troy
 
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lots of talk about efficiency. I have a woodstove installed and I have a force-air furnace. Burning the woodstove creates heat and causes the forced-air furnace to cycle less, which saves me money on my gas bill. As for efficient burning, I don't choke down my wood stove at all. Instead, I just put in an overnight load before I go to bed. In the morning, that sucker is still blowing hot air. Every BTU that wood stove puts out is a BTU I don't have to pay the gas company for. As for wood efficiency, It would take me three seasons to burn up all the wood I have here now. So I'm not too worried if I don't squeeze every ounce of heat out of those logs.

You mentioned having trouble starting your stove. I go to job sites and take UNTREATED lumber out of their dumpsters. Then I take it home and split it into kindling (but you dont have to split it). The cut/waste lumber from construction is GREAT starter wood. It lights easily and burns hot. That wood was headed towards the landfill anyways. Better to use it I say. Most of the contractors are happy to see you take it. They pay by the ton when they dump their job waste. So if you make several trips to one dumpster, you can easily squirrel away several tons of lumber. (my favorite pieces are the scrap ends from 2x12s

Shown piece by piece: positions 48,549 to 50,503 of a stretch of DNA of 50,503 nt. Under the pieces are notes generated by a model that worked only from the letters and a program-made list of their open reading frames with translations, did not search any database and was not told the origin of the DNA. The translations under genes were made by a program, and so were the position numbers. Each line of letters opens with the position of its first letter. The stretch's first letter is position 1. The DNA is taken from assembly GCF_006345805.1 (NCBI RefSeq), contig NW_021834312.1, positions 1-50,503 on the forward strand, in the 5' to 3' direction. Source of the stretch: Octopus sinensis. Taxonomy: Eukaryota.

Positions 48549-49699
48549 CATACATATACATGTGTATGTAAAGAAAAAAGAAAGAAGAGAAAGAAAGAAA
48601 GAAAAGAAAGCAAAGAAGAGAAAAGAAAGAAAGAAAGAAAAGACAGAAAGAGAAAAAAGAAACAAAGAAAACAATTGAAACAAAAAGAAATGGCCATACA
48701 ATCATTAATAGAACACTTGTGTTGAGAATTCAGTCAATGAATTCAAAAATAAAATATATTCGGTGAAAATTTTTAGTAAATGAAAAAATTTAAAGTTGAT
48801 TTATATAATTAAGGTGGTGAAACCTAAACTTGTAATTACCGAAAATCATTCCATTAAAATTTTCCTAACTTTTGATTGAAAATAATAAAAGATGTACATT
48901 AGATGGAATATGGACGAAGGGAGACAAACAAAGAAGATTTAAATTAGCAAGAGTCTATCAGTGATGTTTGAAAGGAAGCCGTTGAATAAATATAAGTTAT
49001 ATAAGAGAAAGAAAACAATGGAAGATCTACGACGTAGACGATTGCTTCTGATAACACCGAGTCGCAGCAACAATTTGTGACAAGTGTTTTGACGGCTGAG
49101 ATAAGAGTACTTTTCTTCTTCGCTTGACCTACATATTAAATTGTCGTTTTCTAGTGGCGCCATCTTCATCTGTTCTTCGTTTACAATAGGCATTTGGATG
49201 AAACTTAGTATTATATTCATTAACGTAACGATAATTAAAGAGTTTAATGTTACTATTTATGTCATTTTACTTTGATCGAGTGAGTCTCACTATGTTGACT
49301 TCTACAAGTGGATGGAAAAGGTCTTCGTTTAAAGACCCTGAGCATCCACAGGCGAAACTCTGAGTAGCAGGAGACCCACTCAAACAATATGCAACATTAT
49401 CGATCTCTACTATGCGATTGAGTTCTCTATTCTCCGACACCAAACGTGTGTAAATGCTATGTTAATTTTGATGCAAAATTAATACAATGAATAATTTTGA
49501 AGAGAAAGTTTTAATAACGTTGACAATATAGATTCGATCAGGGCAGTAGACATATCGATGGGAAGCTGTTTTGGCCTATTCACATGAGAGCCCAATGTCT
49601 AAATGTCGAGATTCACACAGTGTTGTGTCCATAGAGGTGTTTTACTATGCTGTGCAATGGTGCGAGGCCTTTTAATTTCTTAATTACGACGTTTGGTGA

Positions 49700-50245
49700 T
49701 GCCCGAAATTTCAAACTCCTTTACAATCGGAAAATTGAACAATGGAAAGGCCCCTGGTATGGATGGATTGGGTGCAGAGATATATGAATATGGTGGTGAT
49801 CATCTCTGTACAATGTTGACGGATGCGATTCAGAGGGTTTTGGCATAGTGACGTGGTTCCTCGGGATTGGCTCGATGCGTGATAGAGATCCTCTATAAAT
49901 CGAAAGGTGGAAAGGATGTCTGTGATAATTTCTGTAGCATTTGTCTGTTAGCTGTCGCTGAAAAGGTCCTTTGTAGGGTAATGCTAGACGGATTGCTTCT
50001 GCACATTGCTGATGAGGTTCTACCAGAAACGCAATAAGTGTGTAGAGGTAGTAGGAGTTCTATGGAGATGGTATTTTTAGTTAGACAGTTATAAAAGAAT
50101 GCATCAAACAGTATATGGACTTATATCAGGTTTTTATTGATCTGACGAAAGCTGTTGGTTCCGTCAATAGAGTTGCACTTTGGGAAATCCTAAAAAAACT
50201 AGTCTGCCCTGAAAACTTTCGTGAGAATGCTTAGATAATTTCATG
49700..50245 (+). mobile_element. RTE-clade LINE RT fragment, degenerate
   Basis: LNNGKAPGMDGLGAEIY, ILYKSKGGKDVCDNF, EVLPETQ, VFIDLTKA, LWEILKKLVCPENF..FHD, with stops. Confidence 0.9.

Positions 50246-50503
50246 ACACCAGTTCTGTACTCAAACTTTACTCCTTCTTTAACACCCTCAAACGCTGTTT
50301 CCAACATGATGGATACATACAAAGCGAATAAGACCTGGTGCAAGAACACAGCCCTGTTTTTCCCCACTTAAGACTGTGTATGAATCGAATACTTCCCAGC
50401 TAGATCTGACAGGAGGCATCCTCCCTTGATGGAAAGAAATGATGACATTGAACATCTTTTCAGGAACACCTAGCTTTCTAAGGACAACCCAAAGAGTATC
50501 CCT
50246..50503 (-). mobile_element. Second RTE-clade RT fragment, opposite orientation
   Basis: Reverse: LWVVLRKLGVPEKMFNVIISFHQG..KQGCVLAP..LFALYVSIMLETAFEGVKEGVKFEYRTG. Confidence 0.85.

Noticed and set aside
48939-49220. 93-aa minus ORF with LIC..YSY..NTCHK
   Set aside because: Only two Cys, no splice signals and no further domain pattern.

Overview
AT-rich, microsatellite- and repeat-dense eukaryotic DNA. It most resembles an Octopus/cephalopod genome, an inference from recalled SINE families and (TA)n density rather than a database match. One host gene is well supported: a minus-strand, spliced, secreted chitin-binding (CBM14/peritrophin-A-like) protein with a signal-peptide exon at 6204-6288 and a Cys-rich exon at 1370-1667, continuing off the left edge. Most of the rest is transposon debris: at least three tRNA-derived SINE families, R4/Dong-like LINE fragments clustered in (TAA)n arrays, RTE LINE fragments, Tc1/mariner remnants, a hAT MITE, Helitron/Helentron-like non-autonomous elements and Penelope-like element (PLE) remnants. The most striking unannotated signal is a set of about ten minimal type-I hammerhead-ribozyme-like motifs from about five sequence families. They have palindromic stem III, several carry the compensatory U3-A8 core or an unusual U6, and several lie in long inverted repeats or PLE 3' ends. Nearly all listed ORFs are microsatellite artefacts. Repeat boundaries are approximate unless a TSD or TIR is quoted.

You can also use your woodstove to produce biochar at the same time you're enjoying the heat. But that's another subject I reckon
 
gardener
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I have a simple rule for solid fuel heat. I will never have anything burning in my home when I'm absent or when I'm asleep. My niece isn't allowed to bring her candles and there is no smoking inside or out.

I can't remember ever opening the paper and seeing that a family were all asphyxiated because their stove failed during the day, while they were awake. These things happen at night, when no one is watching.

If I leave my masonry stove alone for 20 minutes, it runs out of fuel and stops.